Ages 11 and under
Male and Female
Disney Princess Musical
Faithful to the tradition of Disney’s renaissance era, Moana takes audiences of all ages on a journey with a resourceful young woman who learns her place in the world. Parents will love the tribute toward Polynesian culture, while kids will love the fantastical journey made complete with a fresh color palette. Other than an inappropriately placed gag about urination, Moana has established itself as yet another family-friendly hit by the Disney studio within their CGI renaissance.
The wide range of animation styles explored here starts with a two-dimensional storytelling of what Polynesian religion believes brought the islands into existence. In what appears to be a moving tapestry, a wise, grandmotherly voiceover tells us of Mother Island, who raised islands out of the sea and then rested among them. That is, until Maui the shapeshifting demigod stole her heart. Along his path away from Mother Island, he lost the heart, as well as his fish hook that allows him to shapeshift.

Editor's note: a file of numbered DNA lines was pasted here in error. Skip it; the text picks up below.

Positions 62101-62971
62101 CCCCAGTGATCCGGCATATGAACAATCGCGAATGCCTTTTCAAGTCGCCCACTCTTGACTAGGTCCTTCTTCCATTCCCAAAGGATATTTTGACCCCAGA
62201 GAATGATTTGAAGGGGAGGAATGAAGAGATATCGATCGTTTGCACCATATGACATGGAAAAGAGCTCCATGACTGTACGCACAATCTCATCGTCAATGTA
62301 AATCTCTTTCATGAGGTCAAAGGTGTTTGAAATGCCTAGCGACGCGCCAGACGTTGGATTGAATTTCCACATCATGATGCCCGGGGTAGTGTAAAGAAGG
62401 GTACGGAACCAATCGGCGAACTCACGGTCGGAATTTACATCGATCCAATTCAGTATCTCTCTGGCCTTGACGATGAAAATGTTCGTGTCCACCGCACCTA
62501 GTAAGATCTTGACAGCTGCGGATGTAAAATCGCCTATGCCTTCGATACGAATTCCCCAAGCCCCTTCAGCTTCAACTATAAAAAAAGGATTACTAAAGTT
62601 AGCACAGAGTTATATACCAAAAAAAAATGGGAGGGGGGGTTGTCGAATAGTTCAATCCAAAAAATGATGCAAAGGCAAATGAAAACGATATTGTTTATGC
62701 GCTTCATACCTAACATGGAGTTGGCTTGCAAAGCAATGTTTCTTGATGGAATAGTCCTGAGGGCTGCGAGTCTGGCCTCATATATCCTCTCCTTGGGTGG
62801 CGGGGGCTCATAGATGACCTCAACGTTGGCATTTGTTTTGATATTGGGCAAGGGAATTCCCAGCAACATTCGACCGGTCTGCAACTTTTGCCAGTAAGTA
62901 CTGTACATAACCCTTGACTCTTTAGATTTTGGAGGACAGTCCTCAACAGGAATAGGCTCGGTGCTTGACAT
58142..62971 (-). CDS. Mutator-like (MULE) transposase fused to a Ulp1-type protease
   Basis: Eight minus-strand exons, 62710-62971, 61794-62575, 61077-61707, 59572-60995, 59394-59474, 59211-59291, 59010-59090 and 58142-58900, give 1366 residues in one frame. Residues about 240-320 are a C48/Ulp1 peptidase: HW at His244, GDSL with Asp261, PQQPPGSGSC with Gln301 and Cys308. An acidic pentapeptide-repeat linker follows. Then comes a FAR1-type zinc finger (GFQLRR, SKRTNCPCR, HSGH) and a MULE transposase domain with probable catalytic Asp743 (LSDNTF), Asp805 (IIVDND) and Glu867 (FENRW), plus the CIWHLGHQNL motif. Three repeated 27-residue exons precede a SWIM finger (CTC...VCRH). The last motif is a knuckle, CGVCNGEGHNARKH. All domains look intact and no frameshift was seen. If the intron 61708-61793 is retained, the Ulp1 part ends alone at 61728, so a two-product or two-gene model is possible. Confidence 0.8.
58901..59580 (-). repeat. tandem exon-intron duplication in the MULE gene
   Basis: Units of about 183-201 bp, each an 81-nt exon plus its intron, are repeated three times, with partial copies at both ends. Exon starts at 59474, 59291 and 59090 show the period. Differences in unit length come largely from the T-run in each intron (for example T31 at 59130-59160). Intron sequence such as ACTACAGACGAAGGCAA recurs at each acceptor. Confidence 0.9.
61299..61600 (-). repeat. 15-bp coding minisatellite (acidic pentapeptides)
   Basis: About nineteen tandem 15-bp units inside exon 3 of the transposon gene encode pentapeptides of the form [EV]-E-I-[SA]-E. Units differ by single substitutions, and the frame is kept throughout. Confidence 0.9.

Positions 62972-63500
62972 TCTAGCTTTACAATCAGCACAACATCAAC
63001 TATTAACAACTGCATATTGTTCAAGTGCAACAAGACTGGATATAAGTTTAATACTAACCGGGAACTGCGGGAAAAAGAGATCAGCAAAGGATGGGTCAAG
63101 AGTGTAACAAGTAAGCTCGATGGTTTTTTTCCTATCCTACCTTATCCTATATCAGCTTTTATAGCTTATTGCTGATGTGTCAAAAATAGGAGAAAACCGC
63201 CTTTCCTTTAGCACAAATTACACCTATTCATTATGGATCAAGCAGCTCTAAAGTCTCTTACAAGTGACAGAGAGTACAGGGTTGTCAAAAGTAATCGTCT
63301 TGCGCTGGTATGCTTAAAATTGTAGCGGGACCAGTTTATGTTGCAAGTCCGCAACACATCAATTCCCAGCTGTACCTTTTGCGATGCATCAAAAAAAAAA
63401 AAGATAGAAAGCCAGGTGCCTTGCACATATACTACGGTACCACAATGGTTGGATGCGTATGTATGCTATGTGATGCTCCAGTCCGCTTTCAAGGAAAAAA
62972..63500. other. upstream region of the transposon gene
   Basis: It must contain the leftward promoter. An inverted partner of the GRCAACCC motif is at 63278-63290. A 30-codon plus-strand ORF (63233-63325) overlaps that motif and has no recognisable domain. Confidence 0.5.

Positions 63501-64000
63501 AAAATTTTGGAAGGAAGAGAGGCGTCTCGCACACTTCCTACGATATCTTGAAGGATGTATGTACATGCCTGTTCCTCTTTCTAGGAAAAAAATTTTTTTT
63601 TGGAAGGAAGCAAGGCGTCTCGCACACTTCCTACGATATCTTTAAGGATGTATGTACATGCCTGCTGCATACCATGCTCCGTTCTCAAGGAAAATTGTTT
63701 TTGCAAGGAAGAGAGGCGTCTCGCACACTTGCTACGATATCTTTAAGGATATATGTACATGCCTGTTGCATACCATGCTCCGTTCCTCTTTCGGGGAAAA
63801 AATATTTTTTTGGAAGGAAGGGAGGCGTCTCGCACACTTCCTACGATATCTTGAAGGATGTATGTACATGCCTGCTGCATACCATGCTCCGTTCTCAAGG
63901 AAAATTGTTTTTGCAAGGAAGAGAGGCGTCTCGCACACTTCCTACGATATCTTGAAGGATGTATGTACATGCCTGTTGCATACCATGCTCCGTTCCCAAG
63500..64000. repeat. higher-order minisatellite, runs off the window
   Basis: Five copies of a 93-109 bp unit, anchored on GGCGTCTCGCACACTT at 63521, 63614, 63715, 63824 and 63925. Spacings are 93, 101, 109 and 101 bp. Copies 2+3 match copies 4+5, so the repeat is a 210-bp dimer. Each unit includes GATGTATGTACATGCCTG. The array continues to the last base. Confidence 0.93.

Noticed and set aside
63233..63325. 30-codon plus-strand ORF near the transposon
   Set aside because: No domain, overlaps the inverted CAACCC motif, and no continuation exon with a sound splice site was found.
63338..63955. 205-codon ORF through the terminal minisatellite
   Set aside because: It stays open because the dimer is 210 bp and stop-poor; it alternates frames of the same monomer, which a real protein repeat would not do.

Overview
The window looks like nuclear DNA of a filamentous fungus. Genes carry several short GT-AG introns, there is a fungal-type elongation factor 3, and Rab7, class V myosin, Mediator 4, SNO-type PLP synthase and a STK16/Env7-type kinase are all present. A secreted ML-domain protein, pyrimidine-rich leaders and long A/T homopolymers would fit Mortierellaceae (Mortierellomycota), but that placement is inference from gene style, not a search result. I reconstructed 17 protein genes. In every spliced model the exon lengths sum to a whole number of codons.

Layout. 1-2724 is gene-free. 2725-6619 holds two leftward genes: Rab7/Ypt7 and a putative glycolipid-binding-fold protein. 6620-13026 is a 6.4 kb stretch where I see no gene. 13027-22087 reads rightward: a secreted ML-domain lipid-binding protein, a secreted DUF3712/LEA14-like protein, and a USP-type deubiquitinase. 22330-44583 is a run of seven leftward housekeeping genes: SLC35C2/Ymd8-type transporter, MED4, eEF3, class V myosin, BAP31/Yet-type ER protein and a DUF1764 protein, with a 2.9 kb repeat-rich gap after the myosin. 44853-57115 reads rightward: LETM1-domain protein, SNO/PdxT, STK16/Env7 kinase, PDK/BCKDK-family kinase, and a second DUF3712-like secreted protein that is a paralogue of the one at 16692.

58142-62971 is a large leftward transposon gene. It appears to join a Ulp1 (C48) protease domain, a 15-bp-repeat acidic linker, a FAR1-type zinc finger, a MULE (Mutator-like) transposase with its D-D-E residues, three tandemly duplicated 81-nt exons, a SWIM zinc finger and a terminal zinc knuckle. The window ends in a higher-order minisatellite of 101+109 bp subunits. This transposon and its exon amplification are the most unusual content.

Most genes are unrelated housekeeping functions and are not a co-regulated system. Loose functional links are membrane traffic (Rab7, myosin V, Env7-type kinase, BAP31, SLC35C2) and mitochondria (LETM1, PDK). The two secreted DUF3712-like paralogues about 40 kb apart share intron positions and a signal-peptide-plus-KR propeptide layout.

Then the animation style switches to the traditional computer animation, where an elderly storyteller is speaking to her grandchildren about the story. The one seated in the middle of the pack, the heroine of our story, immediately goes out onto the seashore, where the miraculously animated living water leads her through conch shells to the heart of Mother Island itself: the ocean called her to restore peace to the land.
Then this toddler grows up to become Moana, daughter of the chief who wishes to sway away from their traditional ways in order to explore the world. She’s a typical kid’s movie heroine we’ve seen countless times before, and her motive to defy authority is not a good message for our kids, but the empowering musical voice by Auli'i Cravalho plenty makes up for that.